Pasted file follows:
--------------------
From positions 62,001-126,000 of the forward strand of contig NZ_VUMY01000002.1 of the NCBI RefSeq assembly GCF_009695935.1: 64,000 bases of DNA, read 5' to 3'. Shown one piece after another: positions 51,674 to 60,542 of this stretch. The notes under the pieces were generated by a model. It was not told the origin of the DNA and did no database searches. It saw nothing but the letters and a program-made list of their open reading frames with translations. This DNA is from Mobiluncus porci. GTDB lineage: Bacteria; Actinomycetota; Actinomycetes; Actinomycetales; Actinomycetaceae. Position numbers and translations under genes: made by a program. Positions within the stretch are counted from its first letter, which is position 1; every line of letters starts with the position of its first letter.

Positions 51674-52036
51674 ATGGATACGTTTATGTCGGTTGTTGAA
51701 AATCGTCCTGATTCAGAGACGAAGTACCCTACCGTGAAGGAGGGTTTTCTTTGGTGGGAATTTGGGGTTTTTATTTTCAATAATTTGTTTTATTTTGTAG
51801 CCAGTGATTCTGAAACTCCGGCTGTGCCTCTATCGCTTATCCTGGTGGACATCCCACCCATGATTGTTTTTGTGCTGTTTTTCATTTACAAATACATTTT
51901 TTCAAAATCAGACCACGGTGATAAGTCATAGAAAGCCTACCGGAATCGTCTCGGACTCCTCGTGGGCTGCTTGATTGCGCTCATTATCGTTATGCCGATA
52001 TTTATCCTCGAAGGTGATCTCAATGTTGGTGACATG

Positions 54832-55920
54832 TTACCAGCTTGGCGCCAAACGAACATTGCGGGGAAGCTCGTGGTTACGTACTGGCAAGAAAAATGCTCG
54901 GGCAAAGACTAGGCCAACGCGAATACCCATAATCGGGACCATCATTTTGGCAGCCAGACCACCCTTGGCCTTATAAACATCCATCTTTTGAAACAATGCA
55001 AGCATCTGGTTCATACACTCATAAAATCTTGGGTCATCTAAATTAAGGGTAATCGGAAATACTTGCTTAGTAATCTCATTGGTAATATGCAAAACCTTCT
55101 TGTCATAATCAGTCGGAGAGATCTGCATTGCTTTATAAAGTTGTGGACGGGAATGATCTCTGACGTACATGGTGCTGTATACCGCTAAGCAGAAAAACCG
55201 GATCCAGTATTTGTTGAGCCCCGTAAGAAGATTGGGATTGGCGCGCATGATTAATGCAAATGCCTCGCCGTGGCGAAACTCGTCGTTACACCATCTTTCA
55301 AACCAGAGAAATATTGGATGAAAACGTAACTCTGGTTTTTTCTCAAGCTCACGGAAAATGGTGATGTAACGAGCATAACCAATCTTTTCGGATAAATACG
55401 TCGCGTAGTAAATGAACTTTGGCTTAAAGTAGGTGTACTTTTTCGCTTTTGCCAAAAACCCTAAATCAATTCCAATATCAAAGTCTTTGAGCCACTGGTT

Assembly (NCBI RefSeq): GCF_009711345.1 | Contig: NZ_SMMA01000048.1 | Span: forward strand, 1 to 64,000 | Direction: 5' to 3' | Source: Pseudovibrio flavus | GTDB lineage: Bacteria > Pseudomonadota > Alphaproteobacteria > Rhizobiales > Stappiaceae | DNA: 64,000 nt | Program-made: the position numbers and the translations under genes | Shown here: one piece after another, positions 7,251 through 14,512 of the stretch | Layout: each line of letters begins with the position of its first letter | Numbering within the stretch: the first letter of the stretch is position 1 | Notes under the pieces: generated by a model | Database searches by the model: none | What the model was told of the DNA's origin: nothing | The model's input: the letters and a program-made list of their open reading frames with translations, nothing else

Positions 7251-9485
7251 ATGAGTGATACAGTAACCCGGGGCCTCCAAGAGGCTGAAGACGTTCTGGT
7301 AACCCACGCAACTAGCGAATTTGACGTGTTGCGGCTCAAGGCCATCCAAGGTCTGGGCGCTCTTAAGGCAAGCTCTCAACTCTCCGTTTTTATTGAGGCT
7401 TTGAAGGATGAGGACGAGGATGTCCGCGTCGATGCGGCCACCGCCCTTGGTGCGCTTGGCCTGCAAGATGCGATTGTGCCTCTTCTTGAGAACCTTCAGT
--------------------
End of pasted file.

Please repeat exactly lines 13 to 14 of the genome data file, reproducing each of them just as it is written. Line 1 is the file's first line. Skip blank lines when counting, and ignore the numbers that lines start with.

55201 GATCCAGTATTTGTTGAGCCCCGTAAGAAGATTGGGATTGGCGCGCATGATTAATGCAAATGCCTCGCCGTGGCGAAACTCGTCGTTACACCATCTTTCA
55301 AACCAGAGAAATATTGGATGAAAACGTAACTCTGGTTTTTTCTCAAGCTCACGGAAAATGGTGATGTAACGAGCATAACCAATCTTTTCGGATAAATACG